Oil firms need to come clean on climate threat
The sector must step up its investments in clean energy and efforts to mitigate climate change or risk being left with expensive, stranded assets, says a new report
Climate change's impact on oil companies' spending is already in the spotlight following investor pressure on ExxonMobil and other big producers to be more transparent. Now, a team led by advocacy group Carbon Tracker has produced a report that aims to spell out what's at stake—and the headline figures don't make great reading for oil bulls.
Five of the world's six largest listed oil companies risk wasting more than 30% of potential spending on upstream projects that could be surplus to requirements in a world committed to keeping global warming down to 2°Celsius above temperatures in pre-industrial times, the principal goal of the Paris agreement.
Of the majors, Exxon would be hit hardest, with 40-50% of capital expenditure allocated to uneconomic projects if operations continue on a business-as-usual basis. Shell, Chevron, Total and Eni risk 30-40% of spending, while 20-30% of BP's spending would be at risk. For Saudi Aramco, the figure would be just 10%—the kingdom's low-cost oil is likely to remain more economic to get out of the ground for longer.
The report values at $2.3 trillion—or around a third of projects on the table to 2025—the planned investment Carbon Tracker thinks would be inconsistent with international objectives to limit global warming to within 2°Celsius. These projects include the $33.5bn Kashagan Phase 2 in Kazakhstan, which will need an oil price of at least $110 a barrel to break even, the report says. That project is being developed by a consortium including Exxon, Eni, Shell and Total.
"There are clear signs that oil demand could peak in the early 2020s—so companies need to start taking project options, that would come onstream then, off the table and be transparent about how they are aligning with a low carbon future," said James Leaton, Carbon Tracker's research director. "Sticking with the growth at all costs scenario just doesn't add up for shareholder value when the policy and technology momentum is heading in the opposite direction."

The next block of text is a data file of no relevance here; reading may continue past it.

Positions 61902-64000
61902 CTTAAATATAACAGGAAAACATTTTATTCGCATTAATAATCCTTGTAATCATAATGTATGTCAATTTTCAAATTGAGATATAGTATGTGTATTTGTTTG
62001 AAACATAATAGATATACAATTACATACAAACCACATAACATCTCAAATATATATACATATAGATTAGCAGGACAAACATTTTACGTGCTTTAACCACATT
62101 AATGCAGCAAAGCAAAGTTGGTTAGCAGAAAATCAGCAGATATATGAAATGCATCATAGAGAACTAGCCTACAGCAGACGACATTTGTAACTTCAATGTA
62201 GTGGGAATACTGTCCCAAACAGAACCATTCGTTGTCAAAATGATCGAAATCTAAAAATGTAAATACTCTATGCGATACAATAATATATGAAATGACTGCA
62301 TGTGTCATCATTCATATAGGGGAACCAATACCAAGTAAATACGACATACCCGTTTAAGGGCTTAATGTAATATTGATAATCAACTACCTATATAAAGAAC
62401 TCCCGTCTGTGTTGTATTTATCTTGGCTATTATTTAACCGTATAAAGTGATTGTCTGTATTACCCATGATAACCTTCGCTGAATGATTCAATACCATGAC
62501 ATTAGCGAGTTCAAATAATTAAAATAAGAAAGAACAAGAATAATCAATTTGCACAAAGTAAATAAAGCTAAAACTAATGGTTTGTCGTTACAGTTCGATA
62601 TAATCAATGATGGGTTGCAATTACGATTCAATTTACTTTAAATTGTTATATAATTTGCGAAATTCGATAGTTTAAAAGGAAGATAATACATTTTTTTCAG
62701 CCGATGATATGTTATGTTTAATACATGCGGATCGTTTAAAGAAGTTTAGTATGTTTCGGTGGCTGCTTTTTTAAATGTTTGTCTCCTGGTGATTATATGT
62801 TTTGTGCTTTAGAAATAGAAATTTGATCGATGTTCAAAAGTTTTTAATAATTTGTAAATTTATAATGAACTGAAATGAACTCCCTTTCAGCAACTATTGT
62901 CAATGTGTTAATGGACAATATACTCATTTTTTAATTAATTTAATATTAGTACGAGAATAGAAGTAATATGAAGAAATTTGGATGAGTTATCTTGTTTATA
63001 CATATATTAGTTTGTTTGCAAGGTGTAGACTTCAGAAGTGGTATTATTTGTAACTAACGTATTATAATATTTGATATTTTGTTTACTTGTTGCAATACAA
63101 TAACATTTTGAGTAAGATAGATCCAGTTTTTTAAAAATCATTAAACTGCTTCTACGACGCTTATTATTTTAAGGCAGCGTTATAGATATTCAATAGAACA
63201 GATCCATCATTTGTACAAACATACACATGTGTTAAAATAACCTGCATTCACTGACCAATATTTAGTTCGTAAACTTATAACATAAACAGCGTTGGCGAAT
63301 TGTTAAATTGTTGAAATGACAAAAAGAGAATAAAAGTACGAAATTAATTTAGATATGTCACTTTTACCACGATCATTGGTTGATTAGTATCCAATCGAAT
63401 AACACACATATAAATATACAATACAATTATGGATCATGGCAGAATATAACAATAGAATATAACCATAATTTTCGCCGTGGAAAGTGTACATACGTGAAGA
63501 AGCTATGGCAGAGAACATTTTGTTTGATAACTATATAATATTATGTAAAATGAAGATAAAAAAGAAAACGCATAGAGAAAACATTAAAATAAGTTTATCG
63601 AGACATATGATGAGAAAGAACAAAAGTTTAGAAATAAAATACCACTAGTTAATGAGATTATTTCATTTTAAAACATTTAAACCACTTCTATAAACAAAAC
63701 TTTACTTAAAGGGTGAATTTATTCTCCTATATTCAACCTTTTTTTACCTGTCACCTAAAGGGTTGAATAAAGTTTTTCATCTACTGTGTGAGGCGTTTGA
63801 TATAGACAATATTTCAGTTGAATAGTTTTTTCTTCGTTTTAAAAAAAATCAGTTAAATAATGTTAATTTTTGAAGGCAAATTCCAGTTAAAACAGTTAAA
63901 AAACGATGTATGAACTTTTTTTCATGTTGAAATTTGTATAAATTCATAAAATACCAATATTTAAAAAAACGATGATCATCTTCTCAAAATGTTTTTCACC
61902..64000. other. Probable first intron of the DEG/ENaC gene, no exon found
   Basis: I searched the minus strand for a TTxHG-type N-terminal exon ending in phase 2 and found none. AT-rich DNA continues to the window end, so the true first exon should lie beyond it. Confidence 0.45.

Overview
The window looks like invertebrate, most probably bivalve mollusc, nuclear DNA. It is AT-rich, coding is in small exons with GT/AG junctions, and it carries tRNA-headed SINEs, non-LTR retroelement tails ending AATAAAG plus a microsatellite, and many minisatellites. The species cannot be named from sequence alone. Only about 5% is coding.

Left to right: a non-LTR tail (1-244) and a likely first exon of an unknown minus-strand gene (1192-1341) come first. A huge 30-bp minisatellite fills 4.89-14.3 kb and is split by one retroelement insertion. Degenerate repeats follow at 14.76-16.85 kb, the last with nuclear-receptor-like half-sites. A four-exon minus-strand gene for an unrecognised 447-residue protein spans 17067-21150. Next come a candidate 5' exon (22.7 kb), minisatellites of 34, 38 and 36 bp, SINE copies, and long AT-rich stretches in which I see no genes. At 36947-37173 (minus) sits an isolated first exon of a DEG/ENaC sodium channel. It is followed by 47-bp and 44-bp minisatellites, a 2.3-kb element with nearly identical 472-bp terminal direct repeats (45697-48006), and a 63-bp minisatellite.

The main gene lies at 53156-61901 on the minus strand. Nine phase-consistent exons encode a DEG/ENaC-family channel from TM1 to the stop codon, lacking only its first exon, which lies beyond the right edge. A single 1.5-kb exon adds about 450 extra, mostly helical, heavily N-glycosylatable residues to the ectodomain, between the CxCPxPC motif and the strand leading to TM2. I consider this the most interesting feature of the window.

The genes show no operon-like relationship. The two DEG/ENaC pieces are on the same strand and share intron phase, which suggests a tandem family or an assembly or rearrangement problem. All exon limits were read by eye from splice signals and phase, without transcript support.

Time to step up
The report uses oil and gas demand forecasts from the International Energy Agency's 450 Scenario , which assumes that policy makers will take steps to limit global warming to within 2°Celsius.
But the IEA also provides other scenarios, based on less rigorous adherence to policies designed to mitigate climate change—an admission that the world is not currently on target to meet its global warming goals. This might suggest the report's forecasts for the fossil fuel industry are excessively apocalyptic.
What is clear is that a growing number of investors want oil and gas companies to take a more pro-active approach to climate change. At Exxon's annual general meeting in May, a shareholder resolution calling on the company to disclose more information about how green technology and climate-change regulations could affect its business was passed, with the support of around 62% of votes cast. The world's largest asset manager, Blackrock, was among shareholders voting in favour.
The "2 degrees of separation" report was produced by Carbon Tracker and Principles for Responsible Investment in collaboration with five institutional investors: Swedish pension fund AP7, French fund Fonds de réserve pour les retraites, the UK's Legal & General Investment Management, Dutch pension fund manager PGGM and Danish pension fund PKA.
The institutions outlined their perspective in a statement about the report, saying that lack of transparency from firms had "been a bottleneck to understanding how companies are responding to the considerable changes in the energy market. This extensive research clearly emphasises that some companies have to reconsider their business strategy and will eventually lead investors to more efficiently price the financial risks associated with a 2-degree world."
While big oil companies themselves—in part due to pressure from their increasingly demanding investors—have said they recognise their role in the fight against global warming, the report is a warning that those decisions will need to be taken sooner rather than later.